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  • Writer's pictureAlexander Beard

Alexander Beard Wrap Fund Manager Report

Implemented Consulting Q4 2021

2021 ushered in healthy equity market returns, but what is in store for 2022 and where are the risks and opportunities?

Twenty twenty-one has been another exceptional year with respect to local and developed market performance, with the All Share Index delivering 29%. Developed market equities as per the MSCI World Index returned 32.3% in Rands, marginally outperforming the local market, but emerging markets underperformed, only returning 5.9% in Rands. Local listed property continued to deliver stellar returns of 37%, even in the face of short- and medium-term headwinds such as the pandemic, work from home and a challenging retail environment. Local bonds delivered inflation-beating returns of 8.4%, whereas cash returns were more subdued at 3.8%. Their global counterparts as per the global bond index returned 1.6% in Rands, whereas global emerging market bonds delivered 6.5% in Rands. Some of the global asset class performance was cushioned by a weakening rand, which depreciated by approximately 8.0%.

The question now remains whether we will see more of the same from these asset classes in 2022 or whether we should be rethinking asset class exposure given the heightened risks in both the global economy and, by extension, global markets.

Asset allocation outlook

Local Asset Classes

SA Equity (Marginal O/W) – we have seen very good returns from SA Equity and while that is the case, the valuation of SA Equity remains attractive. The one-year forward P/E multiple is currently at 11x earnings, with the mean being 13.5x. Even though earnings are set to slow over the next year, the expected return is still for a reasonable double-digit return. We will look to reduce SA Equity marginally, should returns continue to move upwards.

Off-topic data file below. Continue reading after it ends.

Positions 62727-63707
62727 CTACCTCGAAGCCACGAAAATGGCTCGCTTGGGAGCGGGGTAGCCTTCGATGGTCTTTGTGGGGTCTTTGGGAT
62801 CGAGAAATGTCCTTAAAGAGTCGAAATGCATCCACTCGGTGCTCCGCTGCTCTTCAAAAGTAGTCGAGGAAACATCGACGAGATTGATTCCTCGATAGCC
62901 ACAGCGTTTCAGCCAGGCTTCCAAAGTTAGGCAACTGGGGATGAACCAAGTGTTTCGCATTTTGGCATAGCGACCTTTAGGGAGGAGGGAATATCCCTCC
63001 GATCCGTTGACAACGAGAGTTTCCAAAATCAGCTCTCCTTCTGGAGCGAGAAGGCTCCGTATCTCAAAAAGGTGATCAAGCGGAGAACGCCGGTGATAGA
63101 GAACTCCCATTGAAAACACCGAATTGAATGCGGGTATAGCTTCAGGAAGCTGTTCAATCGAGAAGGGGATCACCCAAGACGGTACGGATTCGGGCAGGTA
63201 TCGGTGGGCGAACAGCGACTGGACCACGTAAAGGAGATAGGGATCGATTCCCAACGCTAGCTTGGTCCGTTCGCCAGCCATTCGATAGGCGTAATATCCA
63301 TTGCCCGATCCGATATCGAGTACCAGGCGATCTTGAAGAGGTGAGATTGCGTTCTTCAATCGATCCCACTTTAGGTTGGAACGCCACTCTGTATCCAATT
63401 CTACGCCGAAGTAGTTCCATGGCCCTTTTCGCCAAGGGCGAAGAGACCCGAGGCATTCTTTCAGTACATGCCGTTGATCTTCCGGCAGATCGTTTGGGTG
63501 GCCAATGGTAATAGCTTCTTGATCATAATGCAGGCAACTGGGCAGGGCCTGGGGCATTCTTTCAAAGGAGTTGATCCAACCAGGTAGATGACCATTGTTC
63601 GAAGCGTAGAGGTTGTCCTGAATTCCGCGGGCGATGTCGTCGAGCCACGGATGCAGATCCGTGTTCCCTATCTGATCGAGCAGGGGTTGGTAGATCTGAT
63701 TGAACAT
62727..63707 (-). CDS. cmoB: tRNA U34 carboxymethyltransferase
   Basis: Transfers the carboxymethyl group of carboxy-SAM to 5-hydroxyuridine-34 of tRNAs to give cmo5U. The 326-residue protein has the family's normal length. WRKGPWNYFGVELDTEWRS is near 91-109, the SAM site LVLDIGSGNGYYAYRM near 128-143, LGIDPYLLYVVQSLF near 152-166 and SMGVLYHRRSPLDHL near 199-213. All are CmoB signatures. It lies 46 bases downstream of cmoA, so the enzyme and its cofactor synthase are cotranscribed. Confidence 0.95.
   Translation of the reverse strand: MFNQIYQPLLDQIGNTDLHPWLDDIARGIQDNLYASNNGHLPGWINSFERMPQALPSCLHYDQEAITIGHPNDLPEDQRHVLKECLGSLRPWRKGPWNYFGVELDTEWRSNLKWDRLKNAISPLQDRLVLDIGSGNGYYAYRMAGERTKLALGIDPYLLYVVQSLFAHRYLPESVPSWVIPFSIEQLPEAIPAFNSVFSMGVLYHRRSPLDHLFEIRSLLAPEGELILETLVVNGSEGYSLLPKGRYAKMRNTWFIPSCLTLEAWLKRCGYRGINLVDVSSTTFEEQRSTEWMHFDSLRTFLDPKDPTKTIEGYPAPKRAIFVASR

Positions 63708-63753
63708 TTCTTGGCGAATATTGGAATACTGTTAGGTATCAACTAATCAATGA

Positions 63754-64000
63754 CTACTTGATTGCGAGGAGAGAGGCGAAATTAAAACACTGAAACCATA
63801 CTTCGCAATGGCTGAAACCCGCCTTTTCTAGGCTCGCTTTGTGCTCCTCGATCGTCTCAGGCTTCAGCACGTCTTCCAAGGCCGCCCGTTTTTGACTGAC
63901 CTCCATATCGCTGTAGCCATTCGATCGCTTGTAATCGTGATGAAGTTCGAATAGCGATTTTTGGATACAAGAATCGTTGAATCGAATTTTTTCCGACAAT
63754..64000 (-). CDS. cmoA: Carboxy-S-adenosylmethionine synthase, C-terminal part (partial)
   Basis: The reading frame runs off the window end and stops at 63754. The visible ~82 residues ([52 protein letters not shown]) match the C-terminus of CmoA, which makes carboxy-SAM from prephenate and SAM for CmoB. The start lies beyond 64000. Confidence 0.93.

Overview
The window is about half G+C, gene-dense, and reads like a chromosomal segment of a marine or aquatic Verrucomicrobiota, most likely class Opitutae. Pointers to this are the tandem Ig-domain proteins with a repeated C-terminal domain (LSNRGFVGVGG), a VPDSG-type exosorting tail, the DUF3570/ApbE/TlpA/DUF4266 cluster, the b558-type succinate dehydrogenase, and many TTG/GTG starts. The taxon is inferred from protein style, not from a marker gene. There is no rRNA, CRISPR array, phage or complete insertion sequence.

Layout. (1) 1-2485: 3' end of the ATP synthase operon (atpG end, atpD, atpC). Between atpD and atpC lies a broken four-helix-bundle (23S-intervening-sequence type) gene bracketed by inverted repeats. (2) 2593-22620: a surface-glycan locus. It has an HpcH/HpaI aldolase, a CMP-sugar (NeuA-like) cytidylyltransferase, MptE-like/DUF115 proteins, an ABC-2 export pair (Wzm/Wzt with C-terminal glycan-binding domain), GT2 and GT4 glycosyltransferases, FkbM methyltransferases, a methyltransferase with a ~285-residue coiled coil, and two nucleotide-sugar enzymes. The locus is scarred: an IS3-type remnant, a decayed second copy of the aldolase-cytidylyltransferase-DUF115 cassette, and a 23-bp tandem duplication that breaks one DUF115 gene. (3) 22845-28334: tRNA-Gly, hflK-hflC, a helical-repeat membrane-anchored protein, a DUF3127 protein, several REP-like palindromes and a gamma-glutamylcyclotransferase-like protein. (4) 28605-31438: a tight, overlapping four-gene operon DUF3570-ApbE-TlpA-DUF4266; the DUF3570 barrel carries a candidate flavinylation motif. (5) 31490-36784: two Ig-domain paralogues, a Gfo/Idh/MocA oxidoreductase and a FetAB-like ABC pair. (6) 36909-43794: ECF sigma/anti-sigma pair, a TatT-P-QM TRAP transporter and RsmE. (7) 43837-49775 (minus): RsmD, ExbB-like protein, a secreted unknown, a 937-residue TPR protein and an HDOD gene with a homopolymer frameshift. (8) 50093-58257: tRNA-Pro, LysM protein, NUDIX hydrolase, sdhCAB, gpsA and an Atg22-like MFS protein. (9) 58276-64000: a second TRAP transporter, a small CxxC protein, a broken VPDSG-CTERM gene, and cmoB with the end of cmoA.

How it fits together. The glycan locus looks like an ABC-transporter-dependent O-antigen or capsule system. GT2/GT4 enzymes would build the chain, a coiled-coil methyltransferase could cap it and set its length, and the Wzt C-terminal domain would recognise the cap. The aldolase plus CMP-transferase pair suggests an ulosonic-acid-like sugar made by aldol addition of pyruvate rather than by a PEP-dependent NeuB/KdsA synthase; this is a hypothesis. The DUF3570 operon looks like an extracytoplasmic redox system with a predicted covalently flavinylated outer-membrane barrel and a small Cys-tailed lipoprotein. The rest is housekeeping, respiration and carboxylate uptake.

SA Bonds (Marginal O/W) – SA Bonds continue to offer value with the ALBI yield at 9.96%. The fiscal positioning of SA has also improved and even though interest rates are set to rise by three or four 0.25% rate hikes, the relative value of SA Bonds against other EM or DM Bonds makes them attractive. The real return is also 4% in excess of inflation, which is historically higher than the 2.5% real return expected on a long-term basis.

SA Property (Neutral) – SA Property has finally turned the corner from a growth in dividends and relative value to bonds. We are still quite concerned about the long-term prospects for the asset class, but are happy to assign a neutral exposure to it, given the discount that still exists in the property market and the dividends per share which have started to improve.

SA Cash (Marginal U/W) – We remain negative on cash rates and would allocate to this asset class if we were worried about the return prospects for other local or foreign asset classes. There is still quite a large negative real return from cash relative to inflation, and even with the expected interest rate hikes of close to a percent it still puts investors behind inflation.

Global Asset Classes

Developed Market Equity (Marginal O/W) – We have been much more exposed to this asset class post the pandemic and still believe that there is momentum in this asset class. While US equity remains expensive, growth prospects still look good and the other developed markets such as Europe and Japan remain attractive. We will look to reduce our exposure to risky assets as we get into the year, should our view materialise. The MSCI World Index P/E is at currently 23.2x compared to the long-term P/E of 21x, but this is skewed by the expensive US Equity market.

Emerging Market Equity (Marginal O/W) – EM Equity is significantly more attractive than the DM Equity, with a forward P/E of about 13x compared to the long-term P/E of 15.5x. Earnings are likely to be more robust given the lag we have seen in emerging markets as a result of harsher lockdowns last year and the catch-up that needs to happen.

Global Bonds (U/W) – We continue to believe that, with interest rates set to rise, yields at the longer end should rise as well, as they have been anchored by zero interest rates at the very short end of the yield curve. We will look to close our underweight once this transpires, but negative real return persists and we cannot get excited about this prospect. Warren Berriman

Managing Director - Alexander Beard RSA (Pty) Ltd.

Report taken from Glacier Invest | IC Quarterly Meetings (January 2022)


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